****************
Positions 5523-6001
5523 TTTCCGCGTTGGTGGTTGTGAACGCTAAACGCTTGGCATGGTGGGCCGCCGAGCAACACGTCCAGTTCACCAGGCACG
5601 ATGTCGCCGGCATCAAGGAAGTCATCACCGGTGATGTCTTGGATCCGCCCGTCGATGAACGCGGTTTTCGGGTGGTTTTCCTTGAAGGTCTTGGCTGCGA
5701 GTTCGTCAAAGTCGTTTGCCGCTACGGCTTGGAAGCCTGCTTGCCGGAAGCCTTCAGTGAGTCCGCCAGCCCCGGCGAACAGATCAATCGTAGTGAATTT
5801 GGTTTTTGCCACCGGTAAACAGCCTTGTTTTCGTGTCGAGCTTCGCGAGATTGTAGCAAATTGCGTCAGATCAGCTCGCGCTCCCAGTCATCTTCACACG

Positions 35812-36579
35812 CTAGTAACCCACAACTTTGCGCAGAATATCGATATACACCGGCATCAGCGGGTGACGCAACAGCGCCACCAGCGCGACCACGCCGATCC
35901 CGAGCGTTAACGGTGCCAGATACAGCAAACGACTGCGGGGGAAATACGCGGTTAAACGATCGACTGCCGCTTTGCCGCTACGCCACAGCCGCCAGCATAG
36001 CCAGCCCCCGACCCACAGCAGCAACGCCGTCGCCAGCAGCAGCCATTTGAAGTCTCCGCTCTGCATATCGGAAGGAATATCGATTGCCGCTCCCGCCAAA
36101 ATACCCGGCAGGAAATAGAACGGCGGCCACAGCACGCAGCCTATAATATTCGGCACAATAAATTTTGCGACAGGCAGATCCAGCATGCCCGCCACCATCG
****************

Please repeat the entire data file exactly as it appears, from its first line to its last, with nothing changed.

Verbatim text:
Positions 5523-6001
5523 TTTCCGCGTTGGTGGTTGTGAACGCTAAACGCTTGGCATGGTGGGCCGCCGAGCAACACGTCCAGTTCACCAGGCACG
5601 ATGTCGCCGGCATCAAGGAAGTCATCACCGGTGATGTCTTGGATCCGCCCGTCGATGAACGCGGTTTTCGGGTGGTTTTCCTTGAAGGTCTTGGCTGCGA
5701 GTTCGTCAAAGTCGTTTGCCGCTACGGCTTGGAAGCCTGCTTGCCGGAAGCCTTCAGTGAGTCCGCCAGCCCCGGCGAACAGATCAATCGTAGTGAATTT
5801 GGTTTTTGCCACCGGTAAACAGCCTTGTTTTCGTGTCGAGCTTCGCGAGATTGTAGCAAATTGCGTCAGATCAGCTCGCGCTCCCAGTCATCTTCACACG

Positions 35812-36579
35812 CTAGTAACCCACAACTTTGCGCAGAATATCGATATACACCGGCATCAGCGGGTGACGCAACAGCGCCACCAGCGCGACCACGCCGATCC
35901 CGAGCGTTAACGGTGCCAGATACAGCAAACGACTGCGGGGGAAATACGCGGTTAAACGATCGACTGCCGCTTTGCCGCTACGCCACAGCCGCCAGCATAG
36001 CCAGCCCCCGACCCACAGCAGCAACGCCGTCGCCAGCAGCAGCCATTTGAAGTCTCCGCTCTGCATATCGGAAGGAATATCGATTGCCGCTCCCGCCAAA
36101 ATACCCGGCAGGAAATAGAACGGCGGCCACAGCACGCAGCCTATAATATTCGGCACAATAAATTTTGCGACAGGCAGATCCAGCATGCCCGCCACCATCG